The pattern is clear; employees that are given paid leave to go be parents not only perform better at home, but also return to the workplace. If corporations want to retain their talent then they should be the first to advocate for paid parental leave legislation.
Is a Policy Needed or Can the Market Self Correct?
The U.S. has a long tradition of believing that the free market will correct for inefficiencies. The argument can be made that as corporations compete on price and benefits to attract new talent, the business world will move on its own accord towards offering paid leave to new parents. This may explain why the U.S. has yet to adopt a federal policy. What proponents of this worldview overlook is that business may operate more efficiently in a regulated setting.
Under the current model, as organizations compete for the attention of new talent, they have to do so on an uneven and dynamic playing field. Keeping tabs on competitors who use benefits packages to poach talent can detract from organizational goals and progress. In contrast to the current market a legislated environment offers a market in which the benefits and offerings of the competition are transparent. When no longer required to compete on a benefits package, organizations can refocus the role of their human resource departments to developing integrated and unique methods for promoting employee productivity and happiness.
Paid Leave for Federal Employees? Not yet…
Many were hopeful that the Obama administration would be one of the early adopters of progressive paid leave policy by integrating paid leave for parents into the Federal Government. An article published by Forbes in June titled Obama Pushes for Paid Parental Leave, Workplace Flexibility highlights strong rhetoric from the President on the issue. According to Forbes Obama stated, “Today I’m going to sign a presidential memorandum…requiring every federal agency to address flexible work schedules and give employees the right to request flexible work schedules.” The reporters at Forbes interpreted that to mean that Obama would create paid leave days for new parents.
In reality the Presidential Memorandum, Enhancing Workplace Flexibilities and Work-Life Program does not mention paid leave for new parents anywhere in its documentation. What the memorandum does do is require federal agencies to be in compliance with the Family and Medical Leave act (FMLA). However under FMLA phrasing, days taken off for adoption or childbirth are allotted as sick days. The act serves to protect employees from losing their jobs through a 12-week unpaid period in which they can care for a newborn. It’s not exactly the paid leave program that Forbes reported on.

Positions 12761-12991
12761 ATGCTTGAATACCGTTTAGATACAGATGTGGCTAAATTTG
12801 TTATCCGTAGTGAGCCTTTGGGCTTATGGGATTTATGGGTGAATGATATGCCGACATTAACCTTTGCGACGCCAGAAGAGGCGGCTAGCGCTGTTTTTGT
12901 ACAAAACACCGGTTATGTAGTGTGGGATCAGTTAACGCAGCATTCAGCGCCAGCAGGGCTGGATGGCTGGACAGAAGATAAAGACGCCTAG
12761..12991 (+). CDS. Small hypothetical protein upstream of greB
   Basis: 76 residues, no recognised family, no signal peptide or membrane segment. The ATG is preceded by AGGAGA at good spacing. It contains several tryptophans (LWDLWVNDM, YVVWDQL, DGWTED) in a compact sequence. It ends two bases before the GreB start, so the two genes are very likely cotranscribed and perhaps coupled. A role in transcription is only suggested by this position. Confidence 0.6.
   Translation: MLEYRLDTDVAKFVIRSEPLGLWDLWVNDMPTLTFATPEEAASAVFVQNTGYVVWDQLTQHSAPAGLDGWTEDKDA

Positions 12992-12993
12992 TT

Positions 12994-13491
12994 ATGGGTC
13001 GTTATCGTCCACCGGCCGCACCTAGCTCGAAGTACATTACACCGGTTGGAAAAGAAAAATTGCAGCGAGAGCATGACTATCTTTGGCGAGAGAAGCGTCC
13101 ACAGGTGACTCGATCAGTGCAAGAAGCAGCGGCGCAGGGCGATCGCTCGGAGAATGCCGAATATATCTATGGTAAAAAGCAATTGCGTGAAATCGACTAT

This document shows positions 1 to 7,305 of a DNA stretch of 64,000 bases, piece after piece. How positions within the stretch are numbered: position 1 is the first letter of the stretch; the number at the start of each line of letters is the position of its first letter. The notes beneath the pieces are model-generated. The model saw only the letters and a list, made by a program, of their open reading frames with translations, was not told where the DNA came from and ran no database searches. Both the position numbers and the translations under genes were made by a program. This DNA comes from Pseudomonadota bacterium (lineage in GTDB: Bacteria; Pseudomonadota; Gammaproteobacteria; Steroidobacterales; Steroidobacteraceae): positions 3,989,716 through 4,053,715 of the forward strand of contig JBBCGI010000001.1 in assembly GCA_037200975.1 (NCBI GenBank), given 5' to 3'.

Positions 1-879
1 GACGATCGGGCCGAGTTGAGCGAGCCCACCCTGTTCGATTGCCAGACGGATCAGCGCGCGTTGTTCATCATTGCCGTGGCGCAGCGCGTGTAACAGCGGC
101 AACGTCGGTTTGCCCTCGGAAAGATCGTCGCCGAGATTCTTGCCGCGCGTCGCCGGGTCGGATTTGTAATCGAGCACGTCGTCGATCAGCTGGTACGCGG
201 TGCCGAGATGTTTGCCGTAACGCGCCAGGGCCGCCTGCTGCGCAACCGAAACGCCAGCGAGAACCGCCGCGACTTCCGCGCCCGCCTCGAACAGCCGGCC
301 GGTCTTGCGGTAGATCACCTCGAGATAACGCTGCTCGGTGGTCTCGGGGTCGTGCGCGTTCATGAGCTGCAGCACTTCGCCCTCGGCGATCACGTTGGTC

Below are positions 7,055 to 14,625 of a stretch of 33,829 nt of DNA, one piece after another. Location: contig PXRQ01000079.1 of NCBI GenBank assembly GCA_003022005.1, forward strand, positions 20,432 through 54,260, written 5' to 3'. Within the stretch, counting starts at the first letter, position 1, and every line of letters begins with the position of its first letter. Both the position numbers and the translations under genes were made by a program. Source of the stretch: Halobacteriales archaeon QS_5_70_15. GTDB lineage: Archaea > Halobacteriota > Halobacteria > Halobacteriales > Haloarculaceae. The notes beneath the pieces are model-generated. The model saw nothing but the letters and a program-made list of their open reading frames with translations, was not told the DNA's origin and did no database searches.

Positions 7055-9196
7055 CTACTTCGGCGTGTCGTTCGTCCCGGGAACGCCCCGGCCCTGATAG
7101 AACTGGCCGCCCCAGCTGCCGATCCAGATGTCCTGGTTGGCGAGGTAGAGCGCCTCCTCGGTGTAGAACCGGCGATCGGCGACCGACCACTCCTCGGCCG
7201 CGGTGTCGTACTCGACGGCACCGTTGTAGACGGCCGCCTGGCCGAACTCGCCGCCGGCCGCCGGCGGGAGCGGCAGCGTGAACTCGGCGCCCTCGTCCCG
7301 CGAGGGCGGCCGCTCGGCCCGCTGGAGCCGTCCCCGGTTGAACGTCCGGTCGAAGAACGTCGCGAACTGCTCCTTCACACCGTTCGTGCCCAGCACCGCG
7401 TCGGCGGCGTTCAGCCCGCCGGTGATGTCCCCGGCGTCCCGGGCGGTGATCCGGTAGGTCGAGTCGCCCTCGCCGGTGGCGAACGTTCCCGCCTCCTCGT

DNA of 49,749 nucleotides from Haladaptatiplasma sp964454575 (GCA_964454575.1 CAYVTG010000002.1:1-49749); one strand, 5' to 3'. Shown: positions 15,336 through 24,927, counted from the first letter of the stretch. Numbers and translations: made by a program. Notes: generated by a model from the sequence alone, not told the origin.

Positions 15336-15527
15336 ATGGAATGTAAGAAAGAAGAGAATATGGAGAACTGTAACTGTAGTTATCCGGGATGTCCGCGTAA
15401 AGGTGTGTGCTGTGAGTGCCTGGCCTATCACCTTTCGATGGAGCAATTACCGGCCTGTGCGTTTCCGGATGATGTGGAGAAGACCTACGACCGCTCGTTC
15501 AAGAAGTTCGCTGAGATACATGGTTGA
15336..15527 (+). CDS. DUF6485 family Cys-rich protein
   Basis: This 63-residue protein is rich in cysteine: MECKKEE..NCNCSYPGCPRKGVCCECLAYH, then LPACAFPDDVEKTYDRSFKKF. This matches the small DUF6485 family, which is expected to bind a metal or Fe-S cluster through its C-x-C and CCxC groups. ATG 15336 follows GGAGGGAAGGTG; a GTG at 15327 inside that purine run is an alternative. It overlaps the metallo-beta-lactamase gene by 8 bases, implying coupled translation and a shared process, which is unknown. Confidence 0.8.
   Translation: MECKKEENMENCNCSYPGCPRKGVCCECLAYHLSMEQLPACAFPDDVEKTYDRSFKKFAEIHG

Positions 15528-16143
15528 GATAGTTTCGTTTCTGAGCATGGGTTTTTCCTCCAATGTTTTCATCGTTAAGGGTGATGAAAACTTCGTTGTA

The Forbes article also mentioned S.942, the Pregnant Workers Fairness Act, but again the act only protects potential employees from employer discrimination for pregnancy. It does not create a structure for paid leave. Ultimately, the verdict is still out for the Obama administration’s stance on paid leave, as they have yet to support any legislation or federal initiatives that mandate paid leave for new parents.
By not enacting a federal policy we are handicapping our workforce’s ability to be productive on the global stage. Not paying for parental leave is a drain on organizations time and resources, as they are required to recruit and train replacement workers. In an unregulated market we also run the risk of disenfranchising our nation’s youth by forcing workers to choose between their careers and their children. That is a choice that no parent should have to make. For the benefit of our economy, parents and children we need to match our American family values to the ones already held by the rest of the developed world.